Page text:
Guidelines and advice
Guidelines for exiled journalists
Reporters Without Borders has compiled a Guide for exiled journalists, to provide them with information about the procedures and potential obstacles in seeking asylum. This guide - which will be added to in the light of experience - covers the steps to be taken with the Office of the UN High Commissioner for Refugees and also asylum procedures within the European Union, the United States and Canada. It also provides practical advice and details of specialist organisations.
On the eve of World Refugee Day, Reporters Without Borders published the latest version of the Guide for journalists who flee into exile, first published in 2009.
It contains some 30 pages of advice for refugee journalists about UNHCR protection procedures and seeking asylum in Europe and North America. Journalists who have had to flee their country will find information, tips and contacts that will help to guide and assist them during the long and difficult process of starting a new life.
RSF publishes new version of its Safety Guide for Journalists
In response to the growing dangers for journalists, Reporters Without Borders (RSF) has released an updated version of its Safety Guide for Journalists. Produced in partnership with UNESCO, it is available in French, English, Spanish and Arabic.
Read the Safety Guide for Journalists
Fully revised and corrected, this handbook offers practical advice to
reporters going to high-risk areas, where they should be ready for a
wide range of dangers that may include armed conflict, epidemics,
natural disasters and street protests.
here will never be a zero-risk option for journalists whose work takes them to a dangerous region, but they seem for the most part to be left to themselves to deal with security challengesRSF secretary-general Christophe Deloire
Given the increase in the number and type of risks that reporters face in the field, we felt it was important to update the safety guide so that they could have the best possible preparation when they want to, or have to, work in high-risk areas.
The guide has not overlooked the fact that, in the era of Internet
communication and smartphones, cyber-security is a challenge for
journalists visiting conflict zones or countries with authoritarian
governments. It includes many tips on protecting sources, data and
It also stresses the importance of being well prepared before setting
off, both physically and psychologically, and the need for debriefing
and psychological support if any signs of post-traumatic stress are
detected after returning home. And news organizations are reminded that
the reporters they send into the field must be well trained and given an
opportunity to discuss all their concerns in advance so they are
confident they know everything they need.
As well as advice on health precautions and coping with red tape, the
online version of the guide includes accounts by roving foreign
correspondents of their experiences while travelling to high-risk areas.
Published for the first time in 1992 and updated several times since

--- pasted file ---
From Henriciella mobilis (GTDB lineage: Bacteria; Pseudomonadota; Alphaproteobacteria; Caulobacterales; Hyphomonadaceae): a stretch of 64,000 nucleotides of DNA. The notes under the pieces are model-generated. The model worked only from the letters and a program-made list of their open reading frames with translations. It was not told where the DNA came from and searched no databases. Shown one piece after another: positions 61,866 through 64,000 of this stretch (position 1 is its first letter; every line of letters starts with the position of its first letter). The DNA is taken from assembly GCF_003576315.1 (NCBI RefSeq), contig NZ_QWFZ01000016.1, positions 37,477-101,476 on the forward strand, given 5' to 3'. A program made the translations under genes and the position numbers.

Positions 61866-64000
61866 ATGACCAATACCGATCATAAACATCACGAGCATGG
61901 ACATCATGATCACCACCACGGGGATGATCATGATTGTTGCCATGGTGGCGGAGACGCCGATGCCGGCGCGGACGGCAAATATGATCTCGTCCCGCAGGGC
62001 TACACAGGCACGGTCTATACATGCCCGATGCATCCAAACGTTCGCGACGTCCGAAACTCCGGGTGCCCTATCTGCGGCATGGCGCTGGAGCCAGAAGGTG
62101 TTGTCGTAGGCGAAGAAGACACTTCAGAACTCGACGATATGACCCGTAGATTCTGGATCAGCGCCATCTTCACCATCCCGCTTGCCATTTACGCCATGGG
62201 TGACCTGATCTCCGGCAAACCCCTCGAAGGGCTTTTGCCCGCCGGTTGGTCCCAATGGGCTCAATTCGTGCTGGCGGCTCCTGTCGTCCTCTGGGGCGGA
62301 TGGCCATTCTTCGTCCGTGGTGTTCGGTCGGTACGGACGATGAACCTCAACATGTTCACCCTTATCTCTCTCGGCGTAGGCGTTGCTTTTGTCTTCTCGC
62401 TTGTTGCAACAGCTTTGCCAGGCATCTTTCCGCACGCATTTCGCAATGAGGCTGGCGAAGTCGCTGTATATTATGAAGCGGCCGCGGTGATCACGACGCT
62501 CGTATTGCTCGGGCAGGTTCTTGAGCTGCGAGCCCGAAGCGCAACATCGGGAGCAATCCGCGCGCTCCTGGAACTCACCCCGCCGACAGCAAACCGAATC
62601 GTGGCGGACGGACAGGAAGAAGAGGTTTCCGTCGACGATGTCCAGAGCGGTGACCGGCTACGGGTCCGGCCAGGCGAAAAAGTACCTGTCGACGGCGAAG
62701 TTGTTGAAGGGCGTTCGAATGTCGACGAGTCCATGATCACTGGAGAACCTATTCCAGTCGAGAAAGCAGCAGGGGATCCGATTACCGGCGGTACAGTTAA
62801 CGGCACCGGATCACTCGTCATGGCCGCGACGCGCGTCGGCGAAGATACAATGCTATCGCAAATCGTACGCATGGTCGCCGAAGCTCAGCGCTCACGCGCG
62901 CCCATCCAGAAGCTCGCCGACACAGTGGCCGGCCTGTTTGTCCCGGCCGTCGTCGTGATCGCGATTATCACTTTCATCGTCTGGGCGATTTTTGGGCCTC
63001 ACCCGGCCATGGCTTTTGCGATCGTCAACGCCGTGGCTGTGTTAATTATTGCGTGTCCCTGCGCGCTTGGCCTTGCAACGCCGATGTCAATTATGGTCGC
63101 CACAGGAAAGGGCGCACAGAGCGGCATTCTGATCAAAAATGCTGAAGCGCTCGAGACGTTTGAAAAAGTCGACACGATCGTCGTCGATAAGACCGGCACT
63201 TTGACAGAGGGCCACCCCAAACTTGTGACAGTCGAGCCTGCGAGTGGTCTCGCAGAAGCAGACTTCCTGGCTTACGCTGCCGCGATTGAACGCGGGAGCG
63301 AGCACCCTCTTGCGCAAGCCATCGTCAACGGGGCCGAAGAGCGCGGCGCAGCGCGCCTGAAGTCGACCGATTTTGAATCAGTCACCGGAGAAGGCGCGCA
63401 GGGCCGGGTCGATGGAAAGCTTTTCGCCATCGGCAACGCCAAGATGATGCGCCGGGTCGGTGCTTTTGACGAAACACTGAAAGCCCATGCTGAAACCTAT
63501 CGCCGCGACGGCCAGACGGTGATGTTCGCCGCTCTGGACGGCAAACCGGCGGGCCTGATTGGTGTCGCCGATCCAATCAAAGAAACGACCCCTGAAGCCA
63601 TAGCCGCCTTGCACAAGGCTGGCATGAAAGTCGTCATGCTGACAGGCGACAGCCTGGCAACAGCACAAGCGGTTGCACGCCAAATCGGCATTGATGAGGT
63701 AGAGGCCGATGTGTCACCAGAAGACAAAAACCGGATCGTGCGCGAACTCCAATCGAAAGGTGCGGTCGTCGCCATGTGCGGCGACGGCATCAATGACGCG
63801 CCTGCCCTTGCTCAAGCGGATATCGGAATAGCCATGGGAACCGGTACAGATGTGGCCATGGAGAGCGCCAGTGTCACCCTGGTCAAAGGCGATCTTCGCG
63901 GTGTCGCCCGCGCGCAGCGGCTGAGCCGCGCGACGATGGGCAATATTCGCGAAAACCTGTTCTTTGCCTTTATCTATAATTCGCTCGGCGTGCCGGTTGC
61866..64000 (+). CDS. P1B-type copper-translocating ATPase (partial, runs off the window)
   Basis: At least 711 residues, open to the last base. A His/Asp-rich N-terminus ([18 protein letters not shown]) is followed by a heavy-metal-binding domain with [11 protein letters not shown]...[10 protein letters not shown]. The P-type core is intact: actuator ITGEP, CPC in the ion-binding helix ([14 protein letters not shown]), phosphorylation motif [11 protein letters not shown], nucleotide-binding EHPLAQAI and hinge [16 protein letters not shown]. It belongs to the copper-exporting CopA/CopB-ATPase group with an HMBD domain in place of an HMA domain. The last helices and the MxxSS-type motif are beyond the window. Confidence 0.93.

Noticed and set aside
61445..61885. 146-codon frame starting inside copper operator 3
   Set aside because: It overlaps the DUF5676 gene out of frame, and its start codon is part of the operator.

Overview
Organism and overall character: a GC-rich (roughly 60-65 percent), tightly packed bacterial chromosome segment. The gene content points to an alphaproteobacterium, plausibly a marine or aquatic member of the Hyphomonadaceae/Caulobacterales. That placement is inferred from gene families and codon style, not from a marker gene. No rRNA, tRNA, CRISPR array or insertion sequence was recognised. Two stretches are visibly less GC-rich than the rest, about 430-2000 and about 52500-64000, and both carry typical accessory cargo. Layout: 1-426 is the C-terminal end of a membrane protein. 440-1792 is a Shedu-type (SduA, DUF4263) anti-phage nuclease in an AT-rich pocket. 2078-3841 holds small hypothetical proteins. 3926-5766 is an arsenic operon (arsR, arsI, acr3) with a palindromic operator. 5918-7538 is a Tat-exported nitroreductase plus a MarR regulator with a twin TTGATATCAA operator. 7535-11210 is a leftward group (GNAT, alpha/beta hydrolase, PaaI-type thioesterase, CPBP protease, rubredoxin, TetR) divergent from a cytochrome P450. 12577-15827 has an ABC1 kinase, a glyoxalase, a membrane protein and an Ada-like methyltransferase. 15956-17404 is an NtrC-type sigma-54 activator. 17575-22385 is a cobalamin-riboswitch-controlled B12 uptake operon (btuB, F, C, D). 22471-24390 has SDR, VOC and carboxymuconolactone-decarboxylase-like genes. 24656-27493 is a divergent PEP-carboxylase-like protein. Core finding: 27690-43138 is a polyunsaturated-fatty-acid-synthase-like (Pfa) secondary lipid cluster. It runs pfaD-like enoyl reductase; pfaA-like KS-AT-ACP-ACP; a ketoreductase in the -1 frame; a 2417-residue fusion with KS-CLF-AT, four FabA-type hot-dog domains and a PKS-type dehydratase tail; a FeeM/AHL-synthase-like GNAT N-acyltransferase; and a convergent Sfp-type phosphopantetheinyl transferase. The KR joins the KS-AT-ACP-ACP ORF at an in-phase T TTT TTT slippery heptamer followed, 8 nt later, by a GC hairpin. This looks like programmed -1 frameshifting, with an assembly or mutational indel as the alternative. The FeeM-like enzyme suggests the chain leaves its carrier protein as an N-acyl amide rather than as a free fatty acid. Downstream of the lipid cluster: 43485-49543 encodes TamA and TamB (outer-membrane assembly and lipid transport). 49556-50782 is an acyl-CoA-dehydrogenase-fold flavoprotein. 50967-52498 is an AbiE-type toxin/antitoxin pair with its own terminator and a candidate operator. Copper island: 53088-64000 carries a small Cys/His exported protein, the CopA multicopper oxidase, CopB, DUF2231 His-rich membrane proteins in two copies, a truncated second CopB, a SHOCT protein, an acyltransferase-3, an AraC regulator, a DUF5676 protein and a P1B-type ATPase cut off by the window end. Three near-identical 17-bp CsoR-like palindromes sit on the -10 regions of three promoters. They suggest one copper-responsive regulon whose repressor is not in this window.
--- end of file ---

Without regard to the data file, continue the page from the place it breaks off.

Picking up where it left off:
then, the guide is available in both print and online versions in all
four languages and is intended to be accessible to as many people as
Updated (2015) version of Handbook for Journalists during Elections
Reporters Without Borders (RSF) and the International Organization of the Francophonie (OIF) jointly publish a special Handbook for Journalists during Elections because elections are such vital and sensitive processes in the life of a democratic nation.
The Handbook is targeted at all journalists, whether they work for radio, TV, print media or digital media, whether they work for media owned by the state, private sector or community groups, whether they are providing local, national or international coverage, and regardless of their news organization’s size.
Read the Handbook for Journalists during Elections
The Handbook was formally unveiled at a news conference held in the Chadian capital of N’Djamena by the High Council for Communication (HCC) on 22 January 2011, when copies were distributed to the dozens of journalists in attendance. A week earlier, on 16 January 2011, copies were presented in Niger to the Niamey Press Club, representatives of 17 local journalists’ organizations and representatives of the online media.
Copies were then distributed to journalists in the Central African Republic and Haiti and subsequently to journalists in other countries who had to cover elections in 2011, including Benin, Cameroon, Guinea, Madagascar and Democratic Republic of Congo.
The Handbook is a toolbox providing practical responses to the many questions that journalists may have about all aspects of election coverage, ranging from the rules of campaign reporting to the specifics of the voting process. It includes professional, ethical and technical guidelines and takes account of the cultural, political and social environment of each country.
The Handbook is intended to promote peaceful political activity and democratic governance in accordance with the undertakings that OIF-member countries gave in the Declaration of Bamako of 2000.
RSF and OIF emphasize in the Handbook that, in order to be able to work properly during elections and at any other time, journalists should have the benefit of solid professional training, legal recognition of their status, adequate pay and appropriate equipment.